How do we help a child in their time of need?

That was the question I received in my email after writing about suicide two weeks ago.

The writer described a situation in which one teenager confides a serious problem to another. "As her best friend, and at a similar age, what would you tell her that might help?" he wrote. " Would you just be a good listener? If she wasn’t willing or afraid to talk to an adult, would you tell someone?"

I answered his question with more than a hypothetical "what I would do," because I had a some friends with some serious problems when I was in my teens. But there's a difference between what I did and what I would do given what I know now.

I had friends who confessed sexual abuse, who carried out pregnancies and became teen moms, who struggled with revealing their sexuality and with substance abuse. I joke that I became the mom of my friends sometime during our freshman year of high school because it felt exactly that way sometimes.

In all these situations, I became the active listener and confidante. I heard them, I responded, I offered suggestions. But I didn't act -- I didn't tell anyone about, say, one friend's possible rape or another friend's heroin addiction because I didn't know exactly who to tell. I didn't trust any adult in my life to handle it properly, so I just stood by for emotional support.

Today, responding to the question as an adult who has experienced and witnessed much more in my personal life and my career as a crime reporter, I think I'd be better equipped to deal with my friends' challenges. I've written about domestic and sexual violence more than I'd ever imagined or wished, but because of that, I know organizations like Big Rapids' WISE exist in practically every community. I've written about addiction and treatment, so I know about things like sobriety court, which is offered here in Mecosta and Osceola counties and has taken participants as young as 19, and about rehab resources like Ten Sixteen.

Resources like these existed in my hometown, of course, but I guess in my adolescent naivety I didn't consider them as an option. And I probably felt revealing my friends' problems to anyone would have been a betrayal. It's just that simple, and there isn't a better explanation for my inaction. I just shouldered the burden myself -- something I'm still prone to do -- but I probably needed help too.

My teen years were just 10 years ago, but in many respects, I think young people are better prepared today than I was when I encountered the situations I described with my friends. I think young people are fostering increasingly louder conversations about domestic, sexual and dating violence as feminism comes once again to a place of cultural prominence. Those conversations seems to include advocacy and highlight how to get help. You can see that reflected where young people congregate online on sites like Tumblr or Twitter or Instagram. They're doing this movement right, and sharing is second nature, whether it's sharing problems, encouragement or resources for help. (However, they have a lot of ground to cover when it comes to substance abuse.)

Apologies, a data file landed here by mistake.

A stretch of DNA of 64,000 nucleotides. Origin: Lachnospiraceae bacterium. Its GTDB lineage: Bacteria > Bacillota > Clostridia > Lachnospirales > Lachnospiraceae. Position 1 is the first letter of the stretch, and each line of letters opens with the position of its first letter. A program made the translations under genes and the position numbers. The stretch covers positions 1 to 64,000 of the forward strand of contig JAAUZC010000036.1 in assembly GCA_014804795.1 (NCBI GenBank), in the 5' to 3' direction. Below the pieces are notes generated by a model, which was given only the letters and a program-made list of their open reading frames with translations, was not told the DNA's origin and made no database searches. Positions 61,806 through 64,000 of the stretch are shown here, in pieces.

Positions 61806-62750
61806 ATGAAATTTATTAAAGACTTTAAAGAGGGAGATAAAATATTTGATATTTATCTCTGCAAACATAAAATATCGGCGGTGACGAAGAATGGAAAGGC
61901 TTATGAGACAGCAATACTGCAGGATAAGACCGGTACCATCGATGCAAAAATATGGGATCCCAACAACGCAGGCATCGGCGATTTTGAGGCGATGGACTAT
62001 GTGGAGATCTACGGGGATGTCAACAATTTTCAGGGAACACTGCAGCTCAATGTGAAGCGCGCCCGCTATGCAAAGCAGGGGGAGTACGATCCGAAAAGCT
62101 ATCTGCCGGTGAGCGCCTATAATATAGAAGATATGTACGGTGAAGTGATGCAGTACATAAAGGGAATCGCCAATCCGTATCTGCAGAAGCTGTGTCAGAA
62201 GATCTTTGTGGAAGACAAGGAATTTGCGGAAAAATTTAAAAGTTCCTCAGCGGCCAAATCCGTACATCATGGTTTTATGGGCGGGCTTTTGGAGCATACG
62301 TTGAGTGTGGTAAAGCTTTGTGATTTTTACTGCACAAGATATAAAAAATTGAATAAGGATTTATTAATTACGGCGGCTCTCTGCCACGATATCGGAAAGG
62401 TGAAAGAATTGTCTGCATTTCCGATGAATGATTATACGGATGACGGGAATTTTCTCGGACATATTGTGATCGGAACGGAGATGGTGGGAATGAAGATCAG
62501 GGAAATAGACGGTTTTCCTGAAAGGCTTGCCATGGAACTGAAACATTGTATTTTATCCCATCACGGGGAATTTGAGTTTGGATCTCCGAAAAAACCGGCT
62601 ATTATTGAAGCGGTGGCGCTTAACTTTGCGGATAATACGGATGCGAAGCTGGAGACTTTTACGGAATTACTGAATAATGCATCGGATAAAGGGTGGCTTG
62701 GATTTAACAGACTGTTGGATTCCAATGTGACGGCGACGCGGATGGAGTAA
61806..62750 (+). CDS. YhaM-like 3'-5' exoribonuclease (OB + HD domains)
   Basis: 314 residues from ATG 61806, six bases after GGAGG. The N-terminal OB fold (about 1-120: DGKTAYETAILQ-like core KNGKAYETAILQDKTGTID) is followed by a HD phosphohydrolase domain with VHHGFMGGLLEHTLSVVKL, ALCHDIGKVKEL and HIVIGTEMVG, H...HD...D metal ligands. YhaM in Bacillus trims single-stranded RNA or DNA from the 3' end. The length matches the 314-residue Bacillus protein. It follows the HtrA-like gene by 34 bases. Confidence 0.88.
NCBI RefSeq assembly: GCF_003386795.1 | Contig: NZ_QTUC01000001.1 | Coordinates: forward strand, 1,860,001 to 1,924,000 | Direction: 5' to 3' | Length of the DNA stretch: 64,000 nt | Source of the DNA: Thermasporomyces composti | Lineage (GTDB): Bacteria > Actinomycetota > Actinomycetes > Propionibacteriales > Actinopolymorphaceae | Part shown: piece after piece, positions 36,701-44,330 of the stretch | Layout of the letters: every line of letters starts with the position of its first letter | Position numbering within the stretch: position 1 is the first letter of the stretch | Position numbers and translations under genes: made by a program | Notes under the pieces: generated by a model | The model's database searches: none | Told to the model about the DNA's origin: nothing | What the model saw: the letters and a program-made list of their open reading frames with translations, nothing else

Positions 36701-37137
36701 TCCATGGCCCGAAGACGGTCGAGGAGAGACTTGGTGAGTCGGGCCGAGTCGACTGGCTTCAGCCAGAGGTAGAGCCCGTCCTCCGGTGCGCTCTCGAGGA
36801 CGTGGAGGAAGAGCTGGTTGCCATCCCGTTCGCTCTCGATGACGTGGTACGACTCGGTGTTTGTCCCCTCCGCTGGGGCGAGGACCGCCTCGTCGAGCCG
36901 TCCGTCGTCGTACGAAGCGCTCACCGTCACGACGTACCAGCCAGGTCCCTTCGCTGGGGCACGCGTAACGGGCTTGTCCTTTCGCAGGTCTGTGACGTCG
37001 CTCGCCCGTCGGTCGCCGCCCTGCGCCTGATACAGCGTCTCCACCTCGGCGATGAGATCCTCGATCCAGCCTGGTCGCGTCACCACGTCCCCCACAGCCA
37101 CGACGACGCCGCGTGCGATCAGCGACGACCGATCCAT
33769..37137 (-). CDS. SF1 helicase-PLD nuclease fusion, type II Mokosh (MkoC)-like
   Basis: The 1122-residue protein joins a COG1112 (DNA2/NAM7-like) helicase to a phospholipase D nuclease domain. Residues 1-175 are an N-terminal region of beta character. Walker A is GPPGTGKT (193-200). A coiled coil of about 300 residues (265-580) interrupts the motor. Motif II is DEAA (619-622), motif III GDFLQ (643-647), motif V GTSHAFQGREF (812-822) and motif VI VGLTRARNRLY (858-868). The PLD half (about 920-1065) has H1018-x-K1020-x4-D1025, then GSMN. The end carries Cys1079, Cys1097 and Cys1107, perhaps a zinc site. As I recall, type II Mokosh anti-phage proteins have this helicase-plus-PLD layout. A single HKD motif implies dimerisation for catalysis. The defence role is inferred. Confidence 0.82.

The unfortunate problem is that we have to be prepared to encounter and confront these kinds of problems, especially as parents. We can't afford to go through life thinking these things might not happen to us or our family. We lock our car doors, we buy home insurance policies, we pack extra clothes when we go away for the weekend just in case we need them. But we need also to prepare to respond to situations involving domestic and sexual abuse, or substance addiction, or any kind of tragedy that might require us to lend a support to someone we know).

I don't think I handled any of these situations in the wrong way necessarily. Sometimes all someone wants it to have their voice heard and their hand held. Teen relationships, especially (sadly) among young girls, can be shattered really easily. A display of loyalty might be the best help one young person could give another.

So that's what I'd say -- know where to turn and feel empowered to do so if you can't help them alone, but start by offering your trust and loyalty.